Feminist Texts to Read, AP Stylebook Updates, Azealia Banks Controversy, and Short Stories in the Digital Age
Author: Julie Levine
February 22, 2013
This week marks the 50th anniversary of Betty Friedman’s The Feminine Mystique, a groundbreaking novel first published in 1963 that is thought to have ignited second-wave feminism in the United States. In honor of the anniversary, Flavorwire.com has created a list of “10 Essential Feminist Texts That Everyone Should Read,” including Sister Outsider, a collection of 15 essays by black lesbian poet and feminist writer Audre Lorde, and Simone de Beauvoir’s The Second Sex, an analysis of the Western notion of womanhood.
While there may be 10 essential texts for feminists, for journalists there is The Associated Press Stylebook, the premiere style and usage guide. This week the organization has added an entry online regarding same-sex marriages that will also be included in its updated print edition this spring:
Regardless of sexual orientation, husband or wife is acceptable in all references to individuals in any legally recognized marriage. Spouse or partner may be used if requested.
And on to more crude terminology being used in the media, last month, rapper Azealia Banks, a bisexual herself, referred to blogger Perez Hilton as a “messy faggot” during an argument on Twitter. Afterward, she received a lecture from the Gay and Lesbian Alliance Against Defamation and faced significant backlash from her fans.
In spite of the controversy, Banks recently used the gay slur again—this time against Baauer, the DJ responsible for the billboard sensation “Harlem Shake.” After Banks made a remix of the song without Baauer’s permission, the two got into a feud on Twitter, during which Banks remarked, “you guys are all faggots… May you drown in faggotry.” This time, however, she explained her use of the word from a historical standpoint, which might raise a few questions about the meaning of “forward thinking” for the gay community:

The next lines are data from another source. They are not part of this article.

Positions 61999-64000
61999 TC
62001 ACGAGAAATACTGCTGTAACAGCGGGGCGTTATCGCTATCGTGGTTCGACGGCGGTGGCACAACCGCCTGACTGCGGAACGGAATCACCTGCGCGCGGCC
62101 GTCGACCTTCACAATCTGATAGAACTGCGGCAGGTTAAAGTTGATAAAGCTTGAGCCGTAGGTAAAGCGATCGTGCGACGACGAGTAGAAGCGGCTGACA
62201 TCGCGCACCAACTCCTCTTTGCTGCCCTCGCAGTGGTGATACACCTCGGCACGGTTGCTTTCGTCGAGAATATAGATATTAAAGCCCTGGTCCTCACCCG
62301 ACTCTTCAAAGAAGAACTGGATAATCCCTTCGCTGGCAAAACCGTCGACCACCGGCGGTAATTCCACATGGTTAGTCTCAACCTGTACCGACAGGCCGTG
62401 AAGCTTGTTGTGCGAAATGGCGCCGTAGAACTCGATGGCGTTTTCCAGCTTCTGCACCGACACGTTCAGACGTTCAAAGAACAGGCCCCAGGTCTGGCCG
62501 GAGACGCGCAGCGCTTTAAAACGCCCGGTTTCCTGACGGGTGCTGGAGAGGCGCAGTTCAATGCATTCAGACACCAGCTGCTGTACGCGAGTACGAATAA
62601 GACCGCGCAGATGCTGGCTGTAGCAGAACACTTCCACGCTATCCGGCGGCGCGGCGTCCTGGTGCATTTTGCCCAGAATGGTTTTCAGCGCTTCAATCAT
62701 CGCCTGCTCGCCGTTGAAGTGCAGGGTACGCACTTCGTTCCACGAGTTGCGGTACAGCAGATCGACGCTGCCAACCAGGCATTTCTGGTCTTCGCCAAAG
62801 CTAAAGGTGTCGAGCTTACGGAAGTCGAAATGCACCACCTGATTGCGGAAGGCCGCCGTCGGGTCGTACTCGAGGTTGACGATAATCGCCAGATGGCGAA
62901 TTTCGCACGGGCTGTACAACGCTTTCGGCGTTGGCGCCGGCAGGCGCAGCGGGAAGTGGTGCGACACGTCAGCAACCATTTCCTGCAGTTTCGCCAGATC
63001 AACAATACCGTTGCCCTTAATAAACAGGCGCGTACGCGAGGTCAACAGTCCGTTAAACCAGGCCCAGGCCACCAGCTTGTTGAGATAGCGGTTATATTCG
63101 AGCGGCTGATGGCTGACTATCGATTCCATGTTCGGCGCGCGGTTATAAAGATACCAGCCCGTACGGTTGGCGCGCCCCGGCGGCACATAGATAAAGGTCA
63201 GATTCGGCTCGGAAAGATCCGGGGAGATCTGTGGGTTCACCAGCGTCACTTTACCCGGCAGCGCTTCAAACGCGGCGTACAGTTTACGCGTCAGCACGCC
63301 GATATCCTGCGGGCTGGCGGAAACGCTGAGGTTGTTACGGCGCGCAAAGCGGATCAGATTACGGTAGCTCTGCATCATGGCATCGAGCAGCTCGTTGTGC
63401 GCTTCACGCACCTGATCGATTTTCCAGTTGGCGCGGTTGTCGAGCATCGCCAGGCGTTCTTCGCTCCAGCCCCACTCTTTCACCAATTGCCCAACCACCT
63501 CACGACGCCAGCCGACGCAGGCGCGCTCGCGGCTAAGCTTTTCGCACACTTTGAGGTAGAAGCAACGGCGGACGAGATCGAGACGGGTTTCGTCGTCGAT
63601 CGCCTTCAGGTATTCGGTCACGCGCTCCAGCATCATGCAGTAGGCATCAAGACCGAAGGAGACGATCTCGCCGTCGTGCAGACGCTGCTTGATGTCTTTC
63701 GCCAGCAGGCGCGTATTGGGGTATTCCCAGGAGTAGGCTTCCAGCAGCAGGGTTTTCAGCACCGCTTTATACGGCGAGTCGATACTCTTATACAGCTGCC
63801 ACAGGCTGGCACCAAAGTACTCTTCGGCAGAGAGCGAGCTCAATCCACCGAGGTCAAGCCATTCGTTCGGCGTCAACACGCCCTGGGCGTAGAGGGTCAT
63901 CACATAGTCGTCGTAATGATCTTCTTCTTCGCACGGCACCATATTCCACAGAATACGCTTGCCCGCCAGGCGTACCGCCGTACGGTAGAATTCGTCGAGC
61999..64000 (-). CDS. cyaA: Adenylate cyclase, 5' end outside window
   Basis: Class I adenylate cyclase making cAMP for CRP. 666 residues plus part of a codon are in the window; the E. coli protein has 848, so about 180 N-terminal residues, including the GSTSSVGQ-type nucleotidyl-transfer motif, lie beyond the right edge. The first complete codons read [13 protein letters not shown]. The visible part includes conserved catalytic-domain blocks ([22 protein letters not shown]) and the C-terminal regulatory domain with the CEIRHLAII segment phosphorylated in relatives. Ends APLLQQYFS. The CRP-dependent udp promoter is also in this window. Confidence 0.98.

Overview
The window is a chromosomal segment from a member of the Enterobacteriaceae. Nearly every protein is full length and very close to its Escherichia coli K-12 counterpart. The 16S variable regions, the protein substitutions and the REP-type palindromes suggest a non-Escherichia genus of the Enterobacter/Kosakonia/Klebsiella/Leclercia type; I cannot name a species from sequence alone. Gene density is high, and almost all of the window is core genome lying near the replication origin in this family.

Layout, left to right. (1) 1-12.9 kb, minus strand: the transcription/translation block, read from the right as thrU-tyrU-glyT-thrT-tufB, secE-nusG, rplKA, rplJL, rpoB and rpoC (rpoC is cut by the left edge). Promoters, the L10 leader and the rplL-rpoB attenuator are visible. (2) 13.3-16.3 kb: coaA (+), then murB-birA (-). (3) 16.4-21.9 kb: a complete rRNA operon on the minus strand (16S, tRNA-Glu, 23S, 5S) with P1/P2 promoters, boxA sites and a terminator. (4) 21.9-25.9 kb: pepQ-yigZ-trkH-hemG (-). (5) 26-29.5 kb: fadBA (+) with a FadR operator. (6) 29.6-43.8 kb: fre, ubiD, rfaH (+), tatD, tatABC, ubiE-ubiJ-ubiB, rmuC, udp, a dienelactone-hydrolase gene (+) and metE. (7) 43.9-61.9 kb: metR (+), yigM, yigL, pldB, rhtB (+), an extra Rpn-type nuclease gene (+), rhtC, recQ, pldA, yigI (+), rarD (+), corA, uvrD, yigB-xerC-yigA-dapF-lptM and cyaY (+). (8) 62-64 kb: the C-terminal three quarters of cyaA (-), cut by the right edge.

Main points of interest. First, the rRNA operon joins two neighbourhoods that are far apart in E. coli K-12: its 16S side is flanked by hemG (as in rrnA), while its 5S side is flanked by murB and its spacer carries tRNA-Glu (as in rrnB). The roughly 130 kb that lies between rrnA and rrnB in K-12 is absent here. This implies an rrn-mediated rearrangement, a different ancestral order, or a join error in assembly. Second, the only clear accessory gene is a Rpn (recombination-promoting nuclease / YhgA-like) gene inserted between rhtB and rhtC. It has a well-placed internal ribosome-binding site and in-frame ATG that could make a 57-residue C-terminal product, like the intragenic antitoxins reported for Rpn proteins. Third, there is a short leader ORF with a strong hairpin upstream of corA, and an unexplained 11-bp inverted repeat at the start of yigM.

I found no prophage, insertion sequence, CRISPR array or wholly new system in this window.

Here we go again. Everyone pretending to be so shocked and moved by the word “faggot.” It’s like society is so bored with itself it needs to hold onto these outdated rules of what you can say and cannot say. Why has society accepted “nigger” as a colloquialism… But will not accept “faggot?”
Meanwhile on the Internet, there has been considerable discussion about how digital platforms will affect the publishing industry in the long run. According to a recent article in The New York Times by Leslie Kaufman, the digital age has sparked a resurgence of short story collections because of an increase in “digital options” for writers. It is argued that these provide writers with more opportunities to market their work and subsequently gain revenue. Noted examples of successful collections in published in the past couple of years are George Saunders’s Tenth of December, which is currently a best-seller, and Junot Diaz’s This Is How You Lose Her, which was a 2012 finalist for the National Book Award.
Writer Amber Dermont surmises that short story collections work well in the digital age because they are “models of conclusion, can be read in one sitting, and are infinitely downloadable and consumable on screen,” and because modern-day readers “want to connect and want that connection to be intense and to move on.”
However, an article in response in Salon by Laura Miller argues that although there does seem to be a resurgence of short story collections, the potential to gain revenue from them because of these increased marketing options isn’t as promising as Kaufman makes it out to be. She points out that Saunders’s Tenth of December is currently the only short story collection that ranks on the best-seller lists for print and e-book. Moreover, she argues that the success of it and other collections like Diaz’s This is How You Lose Her has less to do with digital options and more to do with the fact that these authors published best-selling novels that allowed them to establish a fan base for their work.
Although perhaps these two conflicting articles suggest that in this rising Internet culture, the future success of short stories—and literature in general—remains uncertain, it is clear there has been, at the very least, an increase in the resources readers can use to discover books that might be of interest to them. In light of this are statements from 25 writers stressing the importance of libraries. In the words of Isaac Asimov:
It isn’t just a library. It is a space ship that will take you to the farthest reaches of the Universe, a time machine that will take you to the far past and the far future, a teacher that knows more than any human being, a friend that will amuse you and console you — and most of all, a gateway, to a better and happier and more useful life.